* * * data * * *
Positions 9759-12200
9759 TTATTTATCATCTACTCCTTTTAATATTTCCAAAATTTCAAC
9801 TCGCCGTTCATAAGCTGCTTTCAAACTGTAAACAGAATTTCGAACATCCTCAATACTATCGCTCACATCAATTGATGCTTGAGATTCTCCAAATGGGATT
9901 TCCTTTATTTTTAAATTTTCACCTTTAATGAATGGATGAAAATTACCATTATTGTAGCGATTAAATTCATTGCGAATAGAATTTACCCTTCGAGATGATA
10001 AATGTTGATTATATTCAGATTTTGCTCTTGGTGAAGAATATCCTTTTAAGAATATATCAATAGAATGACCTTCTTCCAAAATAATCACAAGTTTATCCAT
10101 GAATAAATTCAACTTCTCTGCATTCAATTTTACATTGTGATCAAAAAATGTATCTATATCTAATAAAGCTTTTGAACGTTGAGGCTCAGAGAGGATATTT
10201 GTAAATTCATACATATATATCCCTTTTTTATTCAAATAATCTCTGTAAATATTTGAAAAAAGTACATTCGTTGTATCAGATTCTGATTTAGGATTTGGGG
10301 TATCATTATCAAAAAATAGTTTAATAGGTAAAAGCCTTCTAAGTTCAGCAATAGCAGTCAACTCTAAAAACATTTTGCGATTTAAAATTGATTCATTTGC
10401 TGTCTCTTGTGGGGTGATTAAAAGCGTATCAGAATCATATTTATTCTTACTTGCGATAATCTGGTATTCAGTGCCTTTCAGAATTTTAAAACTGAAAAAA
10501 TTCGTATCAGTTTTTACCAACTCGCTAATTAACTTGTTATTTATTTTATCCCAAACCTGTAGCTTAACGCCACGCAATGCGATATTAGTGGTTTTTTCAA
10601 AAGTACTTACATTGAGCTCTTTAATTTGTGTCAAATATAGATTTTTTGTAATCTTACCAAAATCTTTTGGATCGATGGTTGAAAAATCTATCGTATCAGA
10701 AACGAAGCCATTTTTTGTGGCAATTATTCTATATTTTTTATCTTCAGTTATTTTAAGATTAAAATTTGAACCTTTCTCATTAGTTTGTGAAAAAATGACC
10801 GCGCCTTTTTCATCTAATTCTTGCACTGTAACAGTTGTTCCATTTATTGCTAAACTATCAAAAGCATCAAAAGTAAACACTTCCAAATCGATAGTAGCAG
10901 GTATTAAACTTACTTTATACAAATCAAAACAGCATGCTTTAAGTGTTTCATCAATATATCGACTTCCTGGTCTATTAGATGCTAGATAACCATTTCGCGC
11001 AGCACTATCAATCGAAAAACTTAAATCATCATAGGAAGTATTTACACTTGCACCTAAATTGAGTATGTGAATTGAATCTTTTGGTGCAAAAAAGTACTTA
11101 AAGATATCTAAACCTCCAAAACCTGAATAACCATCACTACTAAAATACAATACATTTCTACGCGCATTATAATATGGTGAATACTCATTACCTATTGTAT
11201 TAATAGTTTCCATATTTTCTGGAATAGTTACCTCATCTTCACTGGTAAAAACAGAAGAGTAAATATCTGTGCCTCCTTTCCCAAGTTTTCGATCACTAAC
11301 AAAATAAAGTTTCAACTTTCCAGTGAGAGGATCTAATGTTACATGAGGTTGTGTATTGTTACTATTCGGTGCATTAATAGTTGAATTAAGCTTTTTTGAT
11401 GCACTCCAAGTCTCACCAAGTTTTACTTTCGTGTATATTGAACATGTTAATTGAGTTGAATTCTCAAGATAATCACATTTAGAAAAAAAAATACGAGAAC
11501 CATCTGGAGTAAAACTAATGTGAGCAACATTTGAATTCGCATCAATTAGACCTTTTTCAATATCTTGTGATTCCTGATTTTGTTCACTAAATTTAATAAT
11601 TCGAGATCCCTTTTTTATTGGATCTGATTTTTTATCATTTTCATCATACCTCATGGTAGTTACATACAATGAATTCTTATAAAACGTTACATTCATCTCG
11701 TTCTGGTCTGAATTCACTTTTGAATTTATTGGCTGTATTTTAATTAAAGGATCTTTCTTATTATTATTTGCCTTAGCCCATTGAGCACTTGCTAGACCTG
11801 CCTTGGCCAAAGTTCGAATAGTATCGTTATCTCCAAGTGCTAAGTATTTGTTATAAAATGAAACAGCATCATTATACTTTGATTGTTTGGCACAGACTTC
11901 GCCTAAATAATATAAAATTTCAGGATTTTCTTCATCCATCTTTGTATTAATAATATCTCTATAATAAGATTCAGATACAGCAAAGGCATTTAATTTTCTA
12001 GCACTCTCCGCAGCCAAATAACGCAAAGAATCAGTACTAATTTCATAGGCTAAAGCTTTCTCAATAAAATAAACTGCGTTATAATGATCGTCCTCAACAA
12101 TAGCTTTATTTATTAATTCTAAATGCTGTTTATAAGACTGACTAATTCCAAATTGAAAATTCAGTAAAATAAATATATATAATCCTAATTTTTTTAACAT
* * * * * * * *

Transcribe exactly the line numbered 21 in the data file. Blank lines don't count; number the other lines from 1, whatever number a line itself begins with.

11601 TCGAGATCCCTTTTTTATTGGATCTGATTTTTTATCATTTTCATCATACCTCATGGTAGTTACATACAATGAATTCTTATAAAACGTTACATTCATCTCG